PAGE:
I sat across the table at the Walla Walla Steak Co as the server brought out 34 ounces of bone-in prime ribeye, carved tableside – the “Hatchet” they call it. My friend Bryden started to carve in, overzealous with joy. However his pace began to dramatically slow, his heart rate increasing with every bite. His forehead started to glisten, and his eyes slowly raised.
Sweating profusely, he looked at me and said, “Oh man, I’ve got the meat sweats.”
The meat sweats are a phenomenon caused by the thermic effect of protein.
Contrary to popular belief, exercising isn’t the only way to burn calories.
Some of the calories you eat are used to digest, absorb, metabolize, and store food, while other calories are burned off as heat. This process is known by several different names including diet induced thermogenesis (DIT), specific dynamic action (SDA), and the thermic effect of food (TEF).
Your body converts the food you eat, or calories into units of energy, effectively burning calories. This is done through metabolism and a process called thermogenesis. In the human body, energy equals heat. The more energy you’re expending, the more heat you are producing. To cool your body down, your body sweats.
The “meat sweats” are thought to be instigated by eating a copious amount of animal protein. Diet induced thermogenesis (DIT) or the thermic effect of food (TEF) is essentially the energy “cost” it takes to breakdown your food, digest it, and convert that energy into fuel.
Different foods and macronutrients require energy to break down and digest. Carbohydrates for example are broken down very quickly, meaning that your body does not require much energy to digest them. Protein is far more complex and requires 20-30% more energy to break down, expending more energy and producing more heat.
Thus, it is possible that your body will require more energy to break down large portions of meat, and there by, require your body to perspire in order to cool itself down – and there you have it, the phenomenon otherwise known as the meat sweats.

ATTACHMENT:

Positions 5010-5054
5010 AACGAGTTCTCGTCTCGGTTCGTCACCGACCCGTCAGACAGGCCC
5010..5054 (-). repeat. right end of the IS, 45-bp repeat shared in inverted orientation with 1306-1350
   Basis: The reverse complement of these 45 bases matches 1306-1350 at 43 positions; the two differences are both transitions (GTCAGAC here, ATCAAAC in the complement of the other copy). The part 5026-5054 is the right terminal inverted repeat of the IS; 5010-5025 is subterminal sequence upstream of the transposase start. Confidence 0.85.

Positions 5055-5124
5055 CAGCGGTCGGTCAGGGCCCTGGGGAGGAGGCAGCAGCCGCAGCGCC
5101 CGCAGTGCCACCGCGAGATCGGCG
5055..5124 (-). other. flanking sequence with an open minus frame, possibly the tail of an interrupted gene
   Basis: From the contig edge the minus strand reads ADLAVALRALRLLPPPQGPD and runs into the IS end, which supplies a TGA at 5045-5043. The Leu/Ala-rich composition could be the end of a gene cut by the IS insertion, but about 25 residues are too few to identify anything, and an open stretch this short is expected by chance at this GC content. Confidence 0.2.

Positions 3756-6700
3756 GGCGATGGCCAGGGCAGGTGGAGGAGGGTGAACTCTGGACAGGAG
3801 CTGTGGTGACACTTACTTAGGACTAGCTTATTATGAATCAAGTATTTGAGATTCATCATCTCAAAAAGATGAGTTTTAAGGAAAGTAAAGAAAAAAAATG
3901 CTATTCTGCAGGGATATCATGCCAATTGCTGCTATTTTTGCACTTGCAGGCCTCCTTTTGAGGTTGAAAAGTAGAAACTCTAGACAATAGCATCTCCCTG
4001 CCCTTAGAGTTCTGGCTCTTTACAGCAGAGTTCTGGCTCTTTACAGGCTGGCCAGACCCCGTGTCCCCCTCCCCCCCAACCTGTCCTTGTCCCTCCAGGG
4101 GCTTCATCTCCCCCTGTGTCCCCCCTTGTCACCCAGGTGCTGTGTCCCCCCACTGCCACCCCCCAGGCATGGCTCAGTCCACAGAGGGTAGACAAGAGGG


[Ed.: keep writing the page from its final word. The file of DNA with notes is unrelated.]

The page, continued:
The easiest way to avoid the meat sweats, is to simply not eat a substantial amount of animal protein in a single sitting. Eating smaller portions can help reduce the amount of food you have to metabolize and digest, therefore, limiting the amount of heat you produce, from converting food into energy.
If you are a meat lover like me, a way to help dampen the effects if you will, is by drinking more water and staying hydrated. Water improves digestion and metabolism. More water will effectively help you move through the protein faster.
Plant lovers and vegans, just because you don’t eat meat, does not mean you’re safe from the meat sweats. Yeah, sorry. A study found in the American Journal Of Clinical Nutrition found that protein rich foods, have the same effect on thermogenesis. The study found that your body uses more energy to break down animal protein, nonetheless, it still takes significantly more energy to break down protein, regardless of the source. So, you might not eat meat, but you can still get the soy sweats [R].
If you get the meat sweats, besides some minor embarrassment on a first date, or the great stories your friends will have about you, meat sweats are… no sweat. Keep on keeping on meat lovers and impossible burger stuffers.
While the cumulative effect of the thermic effect of protein on total daily expenditure is small, it still contributes to burning more total calories and supporting your weight loss goals.
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